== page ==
Another concern is that the Government has made exaggerated claims for the extent of the restrictions in place. The natural reading of the Government’s FAQ posted on the internet and read by millions says citizens can leave their homes for only four specific purposes. But what the SI 350 Regulations, in fact, prohibit is going out ‘without a reasonable excuse’. A series of instances are set out (actually more than four) which are deemed reasonable excuses. But this is a non-exhaustive list. Any ‘reasonable excuse’ will be a lawful justification for going out. Then the FAQ say, ‘you can also still go outside once a day for a walk, run, cycle … ‘ (emphasis added). But there is no restriction in SI 350 on how many times citizens may go out for bona fide exercise. The vice of what is happening here is that the Government is confusing what it would like us to refrain from doing with what we are legally prohibited from doing – a slippery slope.
Then there has been the behaviour by the police. Whilst we are no longer reading accounts of the most obvious excesses, concerns still remain. From my own limited circle of friends I have heard reports of police stopping a woman as she exited from a London Underground station to ask where she was going, and of police touring parks on bicycles, fostering a sense of unease in law-abiding citizens, and accosting any who are seen standing still. Under English law a police officer has no power to stop a person and ask for an account of where the person is going. If any Government wanted to introduce such a power, it would need to ask Parliament to legislate for it. There is a power for a police officer to stop a motor car, but only to ask the motorist for his driving licence and insurance: again there is no power to require an account of where he or she is going, unless there are grounds for reasonable suspicion of an offence.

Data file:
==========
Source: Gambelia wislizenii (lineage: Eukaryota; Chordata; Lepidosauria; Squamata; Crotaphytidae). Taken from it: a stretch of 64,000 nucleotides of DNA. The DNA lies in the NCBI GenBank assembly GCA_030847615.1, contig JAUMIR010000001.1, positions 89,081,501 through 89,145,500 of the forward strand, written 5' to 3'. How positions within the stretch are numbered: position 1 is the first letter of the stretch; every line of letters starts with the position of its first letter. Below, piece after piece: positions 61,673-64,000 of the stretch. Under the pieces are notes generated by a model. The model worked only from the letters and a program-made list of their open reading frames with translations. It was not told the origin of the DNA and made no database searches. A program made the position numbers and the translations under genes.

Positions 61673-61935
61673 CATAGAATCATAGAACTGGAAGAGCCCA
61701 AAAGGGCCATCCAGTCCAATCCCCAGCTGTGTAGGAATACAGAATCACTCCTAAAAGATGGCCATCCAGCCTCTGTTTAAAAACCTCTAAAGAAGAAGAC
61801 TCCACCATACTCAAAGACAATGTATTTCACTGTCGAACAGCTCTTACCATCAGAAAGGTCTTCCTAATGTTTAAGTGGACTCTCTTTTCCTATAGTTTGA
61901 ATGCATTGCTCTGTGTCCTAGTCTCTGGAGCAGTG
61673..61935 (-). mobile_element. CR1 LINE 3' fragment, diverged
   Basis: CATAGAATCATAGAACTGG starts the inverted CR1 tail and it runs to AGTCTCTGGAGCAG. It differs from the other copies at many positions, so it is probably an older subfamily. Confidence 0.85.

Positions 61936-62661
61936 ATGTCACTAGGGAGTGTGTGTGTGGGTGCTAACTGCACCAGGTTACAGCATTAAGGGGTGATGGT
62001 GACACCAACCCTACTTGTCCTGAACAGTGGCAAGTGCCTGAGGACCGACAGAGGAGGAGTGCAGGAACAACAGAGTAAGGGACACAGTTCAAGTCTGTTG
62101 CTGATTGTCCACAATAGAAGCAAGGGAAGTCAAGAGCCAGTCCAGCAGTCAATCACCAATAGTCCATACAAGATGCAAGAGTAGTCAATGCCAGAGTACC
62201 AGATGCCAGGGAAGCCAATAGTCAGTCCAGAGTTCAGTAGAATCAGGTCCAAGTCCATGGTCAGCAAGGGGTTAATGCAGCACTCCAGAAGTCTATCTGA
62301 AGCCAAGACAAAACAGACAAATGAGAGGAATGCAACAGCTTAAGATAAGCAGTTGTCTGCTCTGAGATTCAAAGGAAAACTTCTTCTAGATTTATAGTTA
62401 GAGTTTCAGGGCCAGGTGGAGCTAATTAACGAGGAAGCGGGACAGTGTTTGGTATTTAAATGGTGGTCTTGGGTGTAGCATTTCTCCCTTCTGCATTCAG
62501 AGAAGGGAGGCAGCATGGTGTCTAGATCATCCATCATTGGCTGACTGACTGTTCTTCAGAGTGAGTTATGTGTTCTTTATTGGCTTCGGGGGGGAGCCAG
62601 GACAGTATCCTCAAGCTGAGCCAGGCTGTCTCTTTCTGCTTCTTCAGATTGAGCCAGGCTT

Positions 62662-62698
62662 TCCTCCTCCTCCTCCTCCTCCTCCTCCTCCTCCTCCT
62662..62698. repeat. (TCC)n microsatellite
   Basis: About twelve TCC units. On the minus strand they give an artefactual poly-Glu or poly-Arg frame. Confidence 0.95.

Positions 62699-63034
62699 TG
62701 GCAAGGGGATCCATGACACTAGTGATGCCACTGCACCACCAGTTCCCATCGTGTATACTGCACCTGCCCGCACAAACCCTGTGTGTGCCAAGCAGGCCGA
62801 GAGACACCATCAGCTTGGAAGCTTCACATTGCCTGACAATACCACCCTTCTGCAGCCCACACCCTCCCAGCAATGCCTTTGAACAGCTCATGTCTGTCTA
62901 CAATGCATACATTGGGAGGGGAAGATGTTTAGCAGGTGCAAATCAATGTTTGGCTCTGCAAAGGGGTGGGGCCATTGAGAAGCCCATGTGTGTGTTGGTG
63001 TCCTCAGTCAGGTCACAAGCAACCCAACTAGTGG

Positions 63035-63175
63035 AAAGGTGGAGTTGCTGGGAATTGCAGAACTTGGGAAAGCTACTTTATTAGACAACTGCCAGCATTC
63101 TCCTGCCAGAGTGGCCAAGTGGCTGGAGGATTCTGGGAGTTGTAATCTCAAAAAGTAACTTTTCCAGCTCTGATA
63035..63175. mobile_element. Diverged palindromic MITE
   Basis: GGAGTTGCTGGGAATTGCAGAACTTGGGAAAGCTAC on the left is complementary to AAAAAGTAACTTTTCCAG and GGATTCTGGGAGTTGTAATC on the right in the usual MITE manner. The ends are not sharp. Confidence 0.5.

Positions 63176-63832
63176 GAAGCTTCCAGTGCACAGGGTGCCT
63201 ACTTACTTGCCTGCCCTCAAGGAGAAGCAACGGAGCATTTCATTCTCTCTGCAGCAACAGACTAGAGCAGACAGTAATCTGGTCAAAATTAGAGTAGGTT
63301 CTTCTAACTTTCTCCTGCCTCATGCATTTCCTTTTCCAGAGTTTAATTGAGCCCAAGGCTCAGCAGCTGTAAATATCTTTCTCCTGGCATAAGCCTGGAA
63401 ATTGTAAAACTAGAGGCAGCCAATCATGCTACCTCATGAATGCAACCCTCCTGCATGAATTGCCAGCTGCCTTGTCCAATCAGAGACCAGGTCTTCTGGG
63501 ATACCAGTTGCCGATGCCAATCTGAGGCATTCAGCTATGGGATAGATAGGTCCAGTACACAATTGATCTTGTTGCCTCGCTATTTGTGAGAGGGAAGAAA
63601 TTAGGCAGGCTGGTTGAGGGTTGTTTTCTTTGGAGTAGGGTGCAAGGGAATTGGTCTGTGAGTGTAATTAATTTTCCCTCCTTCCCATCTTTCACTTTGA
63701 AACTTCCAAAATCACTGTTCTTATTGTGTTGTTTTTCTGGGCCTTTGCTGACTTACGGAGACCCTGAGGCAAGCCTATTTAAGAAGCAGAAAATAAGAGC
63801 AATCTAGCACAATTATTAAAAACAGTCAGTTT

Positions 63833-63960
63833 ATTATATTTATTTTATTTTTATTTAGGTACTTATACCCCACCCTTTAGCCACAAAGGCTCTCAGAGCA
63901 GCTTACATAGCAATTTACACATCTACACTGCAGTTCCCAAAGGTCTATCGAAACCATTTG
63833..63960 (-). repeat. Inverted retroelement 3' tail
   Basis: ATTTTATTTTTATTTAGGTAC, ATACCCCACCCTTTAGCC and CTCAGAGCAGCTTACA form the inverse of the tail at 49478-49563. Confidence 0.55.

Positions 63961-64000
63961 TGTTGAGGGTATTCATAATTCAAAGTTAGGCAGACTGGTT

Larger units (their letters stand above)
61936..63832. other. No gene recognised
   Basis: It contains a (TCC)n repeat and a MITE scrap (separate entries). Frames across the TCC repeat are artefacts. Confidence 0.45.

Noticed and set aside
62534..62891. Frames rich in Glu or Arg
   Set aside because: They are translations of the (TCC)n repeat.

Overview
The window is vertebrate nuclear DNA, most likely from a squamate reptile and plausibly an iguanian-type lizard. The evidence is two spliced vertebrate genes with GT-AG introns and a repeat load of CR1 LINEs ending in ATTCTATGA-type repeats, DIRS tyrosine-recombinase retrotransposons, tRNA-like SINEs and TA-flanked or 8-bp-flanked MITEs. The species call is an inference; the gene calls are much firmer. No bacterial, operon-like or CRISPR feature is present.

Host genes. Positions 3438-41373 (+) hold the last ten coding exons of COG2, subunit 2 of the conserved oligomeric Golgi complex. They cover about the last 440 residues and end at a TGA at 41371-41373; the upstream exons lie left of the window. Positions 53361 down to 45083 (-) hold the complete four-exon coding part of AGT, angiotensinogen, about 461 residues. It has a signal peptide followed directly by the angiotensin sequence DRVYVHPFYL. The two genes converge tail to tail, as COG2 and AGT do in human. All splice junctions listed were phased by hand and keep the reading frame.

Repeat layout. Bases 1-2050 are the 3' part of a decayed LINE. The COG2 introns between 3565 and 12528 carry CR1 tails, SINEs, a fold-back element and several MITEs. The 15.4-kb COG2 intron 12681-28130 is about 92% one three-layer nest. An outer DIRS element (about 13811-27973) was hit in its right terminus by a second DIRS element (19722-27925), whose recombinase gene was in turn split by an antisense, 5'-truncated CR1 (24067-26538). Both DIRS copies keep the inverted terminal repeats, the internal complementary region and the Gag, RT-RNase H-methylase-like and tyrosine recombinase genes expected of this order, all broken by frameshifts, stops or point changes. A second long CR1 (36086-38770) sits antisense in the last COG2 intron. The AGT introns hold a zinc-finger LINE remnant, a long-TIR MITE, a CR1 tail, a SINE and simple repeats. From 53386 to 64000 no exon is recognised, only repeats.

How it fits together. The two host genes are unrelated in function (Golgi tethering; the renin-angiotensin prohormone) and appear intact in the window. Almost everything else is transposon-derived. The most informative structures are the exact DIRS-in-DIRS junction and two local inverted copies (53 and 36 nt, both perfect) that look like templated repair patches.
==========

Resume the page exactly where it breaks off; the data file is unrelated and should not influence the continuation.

As matters stand, the restrictions in SI 350 are incompatible with a number of rights in the European Convention on Human Rights. The stay-at-home restriction infringes the right to liberty in article 5 (unless, perhaps, ‘reasonable excuse’ is interpreted so widely as to make the regulation almost meaningless). The prohibition on gatherings sits uneasily with the right in article 11 to freedom of peaceful assembly and political activity. The compulsory closing of churches sits equally uneasily with the right in article 9 to manifest one’s religion in worship. All these rights are, of course, no more than statements of long-standing principles of our common law. The article 9 and 11 rights are qualified: they may be subject to limitations for the protection of public health, but only to the extent ‘necessary’. That may amount to the same thing as Parliament’s requirement in the 1984 Act that restrictions should be proportionate to the emergency.